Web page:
The Empty Side of My House


I’m a compulsive plant buyer. Just today, I looked up and realized I’d bought two giant pink geraniums and a lemon verbena. Not quite sure how that happened.

As you can imagine (just ask Adam), over the past five years, the garden beds around our house have filled in.

But I haven’t planted anything on the north side. I decided when we moved in that there had to be one side of the house I wasn’t allowed to plant – or things might get a little crazy.

So, the north side stays plain.


Making a decision not to do something can be freeing. Even to curb something silly, like a plant-buying compulsion.

Gretchen Rubin, in her book The Happiness Project, talks about decluttering her house (something I also have done recently). An old friend came to visit Rubin during that time and confessed, “I keep one shelf, somewhere in my house, completely empty” (p. 31).

“An empty shelf meant possibility, space to expand, a luxurious waste of something useful for the sheer elegance of it,” as Rubin puts it.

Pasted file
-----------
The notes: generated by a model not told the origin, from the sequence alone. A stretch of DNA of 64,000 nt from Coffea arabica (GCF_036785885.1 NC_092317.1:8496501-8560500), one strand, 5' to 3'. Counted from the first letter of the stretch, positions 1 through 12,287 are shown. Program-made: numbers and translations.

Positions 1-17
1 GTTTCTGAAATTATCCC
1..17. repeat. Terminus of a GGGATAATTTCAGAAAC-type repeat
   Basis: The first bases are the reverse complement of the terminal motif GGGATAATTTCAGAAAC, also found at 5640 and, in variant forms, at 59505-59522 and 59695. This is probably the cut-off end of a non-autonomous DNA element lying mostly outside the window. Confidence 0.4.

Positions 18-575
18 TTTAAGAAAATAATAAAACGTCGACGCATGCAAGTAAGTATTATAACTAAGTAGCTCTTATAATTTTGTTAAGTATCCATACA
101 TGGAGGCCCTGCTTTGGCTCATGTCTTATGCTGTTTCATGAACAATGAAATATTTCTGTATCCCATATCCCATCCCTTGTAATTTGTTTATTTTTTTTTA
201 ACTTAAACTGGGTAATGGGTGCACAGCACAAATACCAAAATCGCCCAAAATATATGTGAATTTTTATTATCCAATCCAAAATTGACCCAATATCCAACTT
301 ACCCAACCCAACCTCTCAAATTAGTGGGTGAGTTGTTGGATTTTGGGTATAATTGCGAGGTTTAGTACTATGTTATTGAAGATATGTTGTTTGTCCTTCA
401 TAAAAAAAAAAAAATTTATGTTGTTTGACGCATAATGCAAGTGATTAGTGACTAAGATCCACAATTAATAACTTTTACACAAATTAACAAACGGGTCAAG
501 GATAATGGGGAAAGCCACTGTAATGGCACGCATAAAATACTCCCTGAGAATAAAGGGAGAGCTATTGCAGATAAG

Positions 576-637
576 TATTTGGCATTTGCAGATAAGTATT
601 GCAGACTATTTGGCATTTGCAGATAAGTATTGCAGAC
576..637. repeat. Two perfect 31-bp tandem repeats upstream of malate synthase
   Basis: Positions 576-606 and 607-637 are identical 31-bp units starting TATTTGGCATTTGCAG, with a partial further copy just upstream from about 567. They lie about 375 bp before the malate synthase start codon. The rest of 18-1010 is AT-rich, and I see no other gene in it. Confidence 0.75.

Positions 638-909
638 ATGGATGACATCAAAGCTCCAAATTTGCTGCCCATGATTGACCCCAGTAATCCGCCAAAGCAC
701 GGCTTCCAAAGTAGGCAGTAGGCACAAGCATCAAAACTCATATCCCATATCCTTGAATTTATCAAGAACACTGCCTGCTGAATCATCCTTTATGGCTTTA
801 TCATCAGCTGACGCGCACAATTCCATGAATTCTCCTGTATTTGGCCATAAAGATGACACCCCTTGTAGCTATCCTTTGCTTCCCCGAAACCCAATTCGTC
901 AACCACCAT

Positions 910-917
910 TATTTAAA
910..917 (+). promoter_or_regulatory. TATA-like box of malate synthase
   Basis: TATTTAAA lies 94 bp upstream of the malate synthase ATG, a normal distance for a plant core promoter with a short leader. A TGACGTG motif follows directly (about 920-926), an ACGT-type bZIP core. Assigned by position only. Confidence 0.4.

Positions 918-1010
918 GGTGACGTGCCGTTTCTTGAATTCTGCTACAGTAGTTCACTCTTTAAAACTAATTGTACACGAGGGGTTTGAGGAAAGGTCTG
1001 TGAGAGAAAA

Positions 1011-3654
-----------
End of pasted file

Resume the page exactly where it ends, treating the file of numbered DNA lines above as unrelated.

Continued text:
There aren’t any empty shelves in my house right now.  I used to have one or two, after decluttering last winter, but people come over and you need a place to toss a stack of papers or that thing over there.

Leaving a thing undone, unfinished, or empty is a kind of spiritual discipline. Perhaps even a survival skill. It’s good to know when to leave undone, undone.


In our calendar and schedule, too.

Open time means I can look out the window, read a magazine, make a pan of brownies, or do any other useless but necessary thing (not on the internet, preferably). Like an empty shelf: “a luxurious waste of something useful for the sheer elegance of it.”

What seemed empty turns out to be quite full.

For instance, it turns out that the north side of my house is home to many tiny and interesting varieties of moss. Intricate micro-forests, growing in the space I call “empty.”


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They make me happy.

The empty side of the house is my empty shelf. An open space to leave open. An opportunity left standing. A place where emptiness can let the Holy Spirit breathe in.